Having an incorporated business in France, such as EURL, SARL, SAS or SASU is perceived as a more stable business for partners and customers. This would also be reflected in the working capital. Legally you can register a SARL with a working capital of one euro, but this does not look very serious. A working capital of 1,000 euro to 2,000 euros would be more appropriate to start with, knowing that you have several years to release the full working capital libération partielle du capital social. You will also be able to increase your working capital in the future.

A SARL is for instance perceived as more stable than an auto-entrepreneur, partly because it has to comply with full accountancy rules.

Developing your business in France

If you plan to further develop your business in the next few years, a SARL or SA are great tools, as it will enable you to add extra shareholder associés. For high tech companies or start-ups, SAS seems to be more popular, as it enables for financial investors to join in.

Option for the French incorporation tax

Social charges and income taxes are quite high in France. The main drawback of sole traders in France, called entreprise individuelle is that the profit is liable to social charges of 46%. This comment does not apply to auto-entrepreneurs, also called micro-entrepreneurs, who pay their social charges based on their turnover. Their social charges rate vary from 13.4% for trade, to 23.1% for manual services and 22.9% for professions liberale.

One way to decrease profit is to deduct business expenses, e.g. car mileage or business promises’ rent etc. But some businesses in France, such as consulting, web based or home based activity, may not have many expenses to deduct. This would lead to a high taxation.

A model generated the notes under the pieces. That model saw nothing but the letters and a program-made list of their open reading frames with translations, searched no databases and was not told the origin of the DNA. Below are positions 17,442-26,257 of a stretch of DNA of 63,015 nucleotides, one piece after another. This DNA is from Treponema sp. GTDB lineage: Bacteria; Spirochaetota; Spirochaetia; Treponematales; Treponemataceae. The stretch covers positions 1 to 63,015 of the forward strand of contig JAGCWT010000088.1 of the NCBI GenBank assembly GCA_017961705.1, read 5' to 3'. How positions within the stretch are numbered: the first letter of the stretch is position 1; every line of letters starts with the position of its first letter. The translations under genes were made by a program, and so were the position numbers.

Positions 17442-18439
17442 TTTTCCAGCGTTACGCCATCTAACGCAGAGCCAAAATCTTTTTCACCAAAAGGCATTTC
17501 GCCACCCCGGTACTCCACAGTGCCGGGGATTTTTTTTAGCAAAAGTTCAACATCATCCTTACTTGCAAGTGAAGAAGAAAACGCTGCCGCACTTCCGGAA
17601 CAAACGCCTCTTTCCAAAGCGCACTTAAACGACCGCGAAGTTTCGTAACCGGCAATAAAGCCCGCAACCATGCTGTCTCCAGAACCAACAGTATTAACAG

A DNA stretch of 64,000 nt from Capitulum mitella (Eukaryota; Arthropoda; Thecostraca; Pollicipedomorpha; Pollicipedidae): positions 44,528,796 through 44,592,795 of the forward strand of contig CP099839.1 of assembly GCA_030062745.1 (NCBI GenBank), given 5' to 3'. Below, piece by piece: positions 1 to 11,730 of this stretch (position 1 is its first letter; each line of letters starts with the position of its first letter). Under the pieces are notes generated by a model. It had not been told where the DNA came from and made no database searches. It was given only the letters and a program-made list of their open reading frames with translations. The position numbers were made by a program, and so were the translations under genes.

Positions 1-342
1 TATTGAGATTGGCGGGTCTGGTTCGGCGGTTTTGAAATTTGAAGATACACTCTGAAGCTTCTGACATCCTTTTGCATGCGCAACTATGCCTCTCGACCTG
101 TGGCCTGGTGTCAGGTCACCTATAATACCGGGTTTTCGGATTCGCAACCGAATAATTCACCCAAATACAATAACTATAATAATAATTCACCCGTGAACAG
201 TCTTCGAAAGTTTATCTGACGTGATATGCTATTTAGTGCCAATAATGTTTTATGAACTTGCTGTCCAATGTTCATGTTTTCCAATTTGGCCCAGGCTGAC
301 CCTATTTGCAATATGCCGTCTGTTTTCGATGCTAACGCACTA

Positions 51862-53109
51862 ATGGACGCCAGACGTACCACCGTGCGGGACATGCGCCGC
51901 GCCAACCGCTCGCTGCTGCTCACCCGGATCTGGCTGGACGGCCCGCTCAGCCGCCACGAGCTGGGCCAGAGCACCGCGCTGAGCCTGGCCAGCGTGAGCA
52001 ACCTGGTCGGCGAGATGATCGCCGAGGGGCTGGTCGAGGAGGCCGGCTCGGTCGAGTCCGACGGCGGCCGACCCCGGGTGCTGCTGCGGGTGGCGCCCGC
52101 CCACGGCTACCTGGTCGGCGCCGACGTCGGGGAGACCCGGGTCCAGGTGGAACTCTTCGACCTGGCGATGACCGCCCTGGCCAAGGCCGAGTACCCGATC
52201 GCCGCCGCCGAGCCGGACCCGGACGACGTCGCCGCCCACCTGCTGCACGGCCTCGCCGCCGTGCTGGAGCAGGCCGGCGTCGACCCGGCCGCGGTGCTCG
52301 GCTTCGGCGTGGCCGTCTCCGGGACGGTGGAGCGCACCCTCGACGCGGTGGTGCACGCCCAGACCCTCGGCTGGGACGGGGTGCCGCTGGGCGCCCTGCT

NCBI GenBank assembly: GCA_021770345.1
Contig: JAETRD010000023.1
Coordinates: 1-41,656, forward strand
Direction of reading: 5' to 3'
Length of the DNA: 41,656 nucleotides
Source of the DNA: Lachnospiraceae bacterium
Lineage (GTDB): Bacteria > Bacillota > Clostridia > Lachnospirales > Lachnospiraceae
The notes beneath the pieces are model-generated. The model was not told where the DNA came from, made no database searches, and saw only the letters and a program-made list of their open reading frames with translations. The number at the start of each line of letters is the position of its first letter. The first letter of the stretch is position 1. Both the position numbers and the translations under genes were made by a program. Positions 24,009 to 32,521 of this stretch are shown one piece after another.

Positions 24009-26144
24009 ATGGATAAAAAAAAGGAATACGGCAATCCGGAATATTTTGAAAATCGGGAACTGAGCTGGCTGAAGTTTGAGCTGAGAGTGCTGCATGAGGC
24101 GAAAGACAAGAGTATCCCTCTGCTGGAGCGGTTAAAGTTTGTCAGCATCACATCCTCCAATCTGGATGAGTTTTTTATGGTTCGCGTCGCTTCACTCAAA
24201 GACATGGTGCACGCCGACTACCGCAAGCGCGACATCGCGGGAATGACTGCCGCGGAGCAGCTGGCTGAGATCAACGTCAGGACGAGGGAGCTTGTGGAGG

Registering a SARL can be a way to optimise your social and personal taxes. As a gerant (manager) and business associate (shareholder), you can indeed pay yourself in two ways:

  1. By paying yourself a monthly income called rémunération du gérant taxed at 46% by RSI.
  2. By paying yourself dividends after the loss and profit account has been validated by your accountant. If you opt for the incorporation tax, called Impot sur les Societes (IS), the business will pay this tax of 15% up to 38,250 euros of profit, then 33.33% above. Note that all candidate for the French presidential election have mentioned their wish to decrease IS, down to 28% for the current government and down 25% for François Fillon.

Once the SARL has paid the incorporation tax (IS) and the shareholders have validated the distribution of dividends, these dividends would be distributed according to the percentage of shares own. As an individual you will declare these dividends in your French income tax form.

Valerie Lemiere: Start Business in France

About the author: Valérie Aston

I've been helping people who want to start or already have a small business set up in France since 2009. After graduating from a Master of Business Administration (MBA) degree, I worked as a senior marketing consultant in the UK and France for various International companies. I worked as a conseillère en création d'entreprises (senior business advisor) for BGE here in France and run this independent business on a daily basis.